1 ( +1 / -0 )

I don't rate Japanese TV either. What surprises me is that on these variety shows almost everything anyone says is subtitled underneath. Can the viewers not hear properly? There always seems to be someone's face in a circle in the corner of the screen showing their reaction to whatever is happening too. That gets on my nerves.

And the acting on dramas is so over-dramatic and hammed, it's not believable.

6 ( +7 / -1 )

on these variety shows almost everything anyone says is subtitled underneath. Can the viewers not hear properly?

It's just cultural. Subtitles don't have the same association as being for the hearing impaired here like they do in the west.

I'm appreciative of it myself, it helped me learn a lot of kanji.

1 ( +2 / -1 )

The problem is the advertisers who are willing to support these less than entertaining shows.. and the corruption that runs rampant in entertainment. With this closed circuit you are going to get less imagination, creativity and entertainment that enriches the mind and spirit. Its like Jpop.. why is it the same crap over and over.. and not as good as KPOP... and why are Korean Dramas watched by Japanese women and they turn off the TV when Japanese crime drama and shows come on? The future is mobile viewership and global English language programming that takes the viewer on adventure, stimulates the mind.. expands consciousness and helps people break free of the sameness living in an anthill.

1 ( +3 / -2 )

Well-written and factual.

....... the 30-second close-ups featuring the staff member with the shakiest hands holding said food on a fork, between chopsticks, or balanced precariously between trembling fingers.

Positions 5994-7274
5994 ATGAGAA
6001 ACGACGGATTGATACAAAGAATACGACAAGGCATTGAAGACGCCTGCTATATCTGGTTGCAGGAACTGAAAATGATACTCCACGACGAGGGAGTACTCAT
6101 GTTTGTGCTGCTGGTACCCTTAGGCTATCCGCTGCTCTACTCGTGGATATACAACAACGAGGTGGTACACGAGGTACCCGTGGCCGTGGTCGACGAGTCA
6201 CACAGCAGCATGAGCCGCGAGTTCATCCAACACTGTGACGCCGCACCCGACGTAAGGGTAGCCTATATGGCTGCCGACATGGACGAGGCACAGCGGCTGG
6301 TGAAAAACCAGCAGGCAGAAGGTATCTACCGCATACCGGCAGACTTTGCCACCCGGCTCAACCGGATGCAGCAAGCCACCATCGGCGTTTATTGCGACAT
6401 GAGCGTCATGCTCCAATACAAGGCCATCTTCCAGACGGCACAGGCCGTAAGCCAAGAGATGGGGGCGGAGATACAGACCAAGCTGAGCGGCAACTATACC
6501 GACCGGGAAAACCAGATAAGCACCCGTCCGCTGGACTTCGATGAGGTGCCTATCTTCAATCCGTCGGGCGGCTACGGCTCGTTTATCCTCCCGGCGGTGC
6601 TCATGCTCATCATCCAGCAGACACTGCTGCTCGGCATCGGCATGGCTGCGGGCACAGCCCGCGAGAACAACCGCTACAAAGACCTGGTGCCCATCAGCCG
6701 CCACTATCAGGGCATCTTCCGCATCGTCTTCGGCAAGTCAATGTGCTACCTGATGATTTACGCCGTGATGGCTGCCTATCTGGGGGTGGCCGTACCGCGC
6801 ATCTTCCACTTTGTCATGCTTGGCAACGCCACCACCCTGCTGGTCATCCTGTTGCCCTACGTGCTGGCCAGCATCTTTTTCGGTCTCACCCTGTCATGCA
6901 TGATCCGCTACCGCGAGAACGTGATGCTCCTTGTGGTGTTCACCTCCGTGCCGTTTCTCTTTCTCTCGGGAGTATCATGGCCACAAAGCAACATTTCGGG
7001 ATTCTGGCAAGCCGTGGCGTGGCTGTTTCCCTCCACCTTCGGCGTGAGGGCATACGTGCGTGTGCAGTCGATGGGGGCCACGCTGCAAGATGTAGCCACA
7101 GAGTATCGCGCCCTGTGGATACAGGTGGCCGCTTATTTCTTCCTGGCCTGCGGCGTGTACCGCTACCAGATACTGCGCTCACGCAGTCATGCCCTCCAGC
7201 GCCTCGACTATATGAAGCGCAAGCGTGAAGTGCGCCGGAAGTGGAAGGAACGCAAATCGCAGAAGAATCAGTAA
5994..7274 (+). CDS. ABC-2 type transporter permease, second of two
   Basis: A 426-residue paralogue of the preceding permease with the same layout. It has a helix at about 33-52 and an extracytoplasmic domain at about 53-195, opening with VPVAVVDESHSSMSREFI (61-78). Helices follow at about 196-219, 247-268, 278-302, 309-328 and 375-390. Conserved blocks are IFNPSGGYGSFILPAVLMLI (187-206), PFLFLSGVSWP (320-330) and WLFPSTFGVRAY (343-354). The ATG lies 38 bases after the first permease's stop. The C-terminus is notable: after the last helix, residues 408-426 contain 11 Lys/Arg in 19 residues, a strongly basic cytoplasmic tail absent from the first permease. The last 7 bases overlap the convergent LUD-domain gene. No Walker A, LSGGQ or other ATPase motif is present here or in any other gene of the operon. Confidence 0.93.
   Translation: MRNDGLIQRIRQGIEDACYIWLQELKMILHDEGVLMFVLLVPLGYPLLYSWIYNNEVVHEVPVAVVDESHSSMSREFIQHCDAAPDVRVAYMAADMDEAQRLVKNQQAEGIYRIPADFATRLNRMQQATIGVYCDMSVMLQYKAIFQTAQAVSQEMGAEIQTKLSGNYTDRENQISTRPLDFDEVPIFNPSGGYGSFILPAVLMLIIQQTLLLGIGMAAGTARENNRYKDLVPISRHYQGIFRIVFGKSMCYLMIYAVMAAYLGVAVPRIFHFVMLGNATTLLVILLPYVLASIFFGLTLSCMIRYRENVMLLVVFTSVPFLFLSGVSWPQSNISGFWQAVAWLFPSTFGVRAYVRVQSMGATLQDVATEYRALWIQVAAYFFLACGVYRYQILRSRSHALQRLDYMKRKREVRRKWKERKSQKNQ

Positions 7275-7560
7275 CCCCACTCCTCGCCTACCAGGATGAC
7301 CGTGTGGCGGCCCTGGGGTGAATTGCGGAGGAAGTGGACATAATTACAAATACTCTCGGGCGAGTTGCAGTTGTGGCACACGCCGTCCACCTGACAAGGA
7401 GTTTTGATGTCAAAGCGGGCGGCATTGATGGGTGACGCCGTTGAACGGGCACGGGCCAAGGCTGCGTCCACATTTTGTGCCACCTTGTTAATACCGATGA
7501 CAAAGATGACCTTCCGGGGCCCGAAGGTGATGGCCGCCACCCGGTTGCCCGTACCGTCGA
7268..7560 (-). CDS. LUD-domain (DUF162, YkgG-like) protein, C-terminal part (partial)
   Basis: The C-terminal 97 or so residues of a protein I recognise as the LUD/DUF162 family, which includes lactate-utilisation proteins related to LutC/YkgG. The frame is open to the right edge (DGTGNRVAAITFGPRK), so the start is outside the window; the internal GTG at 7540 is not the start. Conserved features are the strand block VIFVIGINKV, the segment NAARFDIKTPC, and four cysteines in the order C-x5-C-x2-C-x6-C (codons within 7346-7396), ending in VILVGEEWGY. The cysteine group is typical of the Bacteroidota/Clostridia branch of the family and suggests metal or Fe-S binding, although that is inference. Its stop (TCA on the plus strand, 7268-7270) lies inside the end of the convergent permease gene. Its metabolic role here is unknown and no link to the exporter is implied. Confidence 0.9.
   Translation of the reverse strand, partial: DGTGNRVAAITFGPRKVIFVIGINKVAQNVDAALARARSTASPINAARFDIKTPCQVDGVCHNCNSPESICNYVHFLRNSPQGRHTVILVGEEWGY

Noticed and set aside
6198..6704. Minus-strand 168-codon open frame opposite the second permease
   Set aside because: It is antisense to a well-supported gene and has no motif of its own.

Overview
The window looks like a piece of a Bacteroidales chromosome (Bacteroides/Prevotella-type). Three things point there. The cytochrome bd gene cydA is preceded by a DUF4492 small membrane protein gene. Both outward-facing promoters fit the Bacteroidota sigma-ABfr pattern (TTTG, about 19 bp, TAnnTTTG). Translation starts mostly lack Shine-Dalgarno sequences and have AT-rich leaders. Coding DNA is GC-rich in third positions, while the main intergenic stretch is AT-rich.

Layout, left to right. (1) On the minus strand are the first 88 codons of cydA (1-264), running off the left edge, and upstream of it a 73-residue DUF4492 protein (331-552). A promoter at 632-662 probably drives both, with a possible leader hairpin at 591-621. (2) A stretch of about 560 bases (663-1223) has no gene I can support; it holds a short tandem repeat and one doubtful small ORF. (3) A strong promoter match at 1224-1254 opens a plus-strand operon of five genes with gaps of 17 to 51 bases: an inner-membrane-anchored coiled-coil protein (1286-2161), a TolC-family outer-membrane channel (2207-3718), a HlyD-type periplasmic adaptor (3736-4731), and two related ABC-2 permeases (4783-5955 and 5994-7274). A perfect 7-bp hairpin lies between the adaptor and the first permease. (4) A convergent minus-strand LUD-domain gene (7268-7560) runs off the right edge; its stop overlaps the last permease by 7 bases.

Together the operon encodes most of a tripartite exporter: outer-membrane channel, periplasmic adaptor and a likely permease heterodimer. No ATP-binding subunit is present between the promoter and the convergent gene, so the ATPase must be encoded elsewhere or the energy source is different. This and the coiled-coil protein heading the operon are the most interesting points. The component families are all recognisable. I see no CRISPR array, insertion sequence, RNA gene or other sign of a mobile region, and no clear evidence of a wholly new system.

To add to that comment: most of us watch TV on big screens these days, 50 inch close-ups of someone eating with their mouth open and then talking and eating with mouth still open are really not very nice.

4 ( +4 / -0 )

Agree. It is amazing that at 2pm I can still watch "Colombo" and movies of the 70th here in Japan. Lots of cost effective "talento" shows with no stories are especially boring as they are really intellectually challenging and stimulating (sarcasm).

0 ( +1 / -1 )

lets not forget the NHK fee!!

0 ( +2 / -2 )

Japanese TV shows have always been boring. I'd say it's more of a propagandist tool to keep the citizens dumb, misinformed and inane.

6 ( +8 / -2 )

Excellent points Kekahuna,

I don't feel Japanese tv in general is any more boring than other places but agree the programming is so "safe". Everywhere has hit shows and lots of "fillers". Free TV needs to be paid by the advertisers so the advertisers have a big say - and the broadcast law in Japan is quite restrictive.

Some of my good friends work producing shows for TV stations here -- and they have excellent ideas for shows, but they back off for job security reasons like many staff in corporations here -- the standard fear in society of causing problems -- so no controversy follow the boss.

Every Sunday at 6:30 pm I enjoy watching "Sazae-san (サザエさん) which gives some good insights to current cultural trends. Another show I think is fantastic and we need an English version is "Tsurube no Kazoku ni Kanpai (Tsurube's Cheers to Families) -- love how the show doesn't have much of a script and total spontaneous interviews of people around Japan. Creativity seems to be better in the commercials here - I just love the 'kin mugi" commercial with Dan Rei - and the "chip commercial where the actress is eating chips on the train and offers the viewer one. I just want to say "sure" Commercials seem better at actually communicating with the audience!

TV delivery is changing nowadays so this will push changes for better programming but the industry in Japan is so conservative.......but it is slow.

0 ( +1 / -1 )

NHK is probably the only decent station in Japan.